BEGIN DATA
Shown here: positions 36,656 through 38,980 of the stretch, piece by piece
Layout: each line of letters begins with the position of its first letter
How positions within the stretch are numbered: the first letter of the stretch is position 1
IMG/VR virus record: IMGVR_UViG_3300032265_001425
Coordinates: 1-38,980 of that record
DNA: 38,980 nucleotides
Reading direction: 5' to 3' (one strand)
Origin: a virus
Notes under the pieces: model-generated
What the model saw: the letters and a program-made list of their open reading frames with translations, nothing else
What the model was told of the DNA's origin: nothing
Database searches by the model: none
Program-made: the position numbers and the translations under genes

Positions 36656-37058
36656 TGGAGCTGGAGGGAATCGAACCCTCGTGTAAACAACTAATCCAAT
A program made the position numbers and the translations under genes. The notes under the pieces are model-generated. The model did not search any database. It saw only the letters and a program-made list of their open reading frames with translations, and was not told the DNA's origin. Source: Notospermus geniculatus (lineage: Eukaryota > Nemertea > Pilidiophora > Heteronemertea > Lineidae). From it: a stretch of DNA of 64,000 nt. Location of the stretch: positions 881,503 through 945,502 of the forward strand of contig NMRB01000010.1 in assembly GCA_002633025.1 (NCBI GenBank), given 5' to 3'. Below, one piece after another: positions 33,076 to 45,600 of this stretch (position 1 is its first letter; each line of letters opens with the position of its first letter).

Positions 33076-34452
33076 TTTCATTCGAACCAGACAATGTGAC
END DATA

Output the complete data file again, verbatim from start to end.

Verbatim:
Shown here: positions 36,656 through 38,980 of the stretch, piece by piece
Layout: each line of letters begins with the position of its first letter
How positions within the stretch are numbered: the first letter of the stretch is position 1
IMG/VR virus record: IMGVR_UViG_3300032265_001425
Coordinates: 1-38,980 of that record
DNA: 38,980 nucleotides
Reading direction: 5' to 3' (one strand)
Origin: a virus
Notes under the pieces: model-generated
What the model saw: the letters and a program-made list of their open reading frames with translations, nothing else
What the model was told of the DNA's origin: nothing
Database searches by the model: none
Program-made: the position numbers and the translations under genes

Positions 36656-37058
36656 TGGAGCTGGAGGGAATCGAACCCTCGTGTAAACAACTAATCCAAT
A program made the position numbers and the translations under genes. The notes under the pieces are model-generated. The model did not search any database. It saw only the letters and a program-made list of their open reading frames with translations, and was not told the DNA's origin. Source: Notospermus geniculatus (lineage: Eukaryota > Nemertea > Pilidiophora > Heteronemertea > Lineidae). From it: a stretch of DNA of 64,000 nt. Location of the stretch: positions 881,503 through 945,502 of the forward strand of contig NMRB01000010.1 in assembly GCA_002633025.1 (NCBI GenBank), given 5' to 3'. Below, one piece after another: positions 33,076 to 45,600 of this stretch (position 1 is its first letter; each line of letters opens with the position of its first letter).

Positions 33076-34452
33076 TTTCATTCGAACCAGACAATGTGAC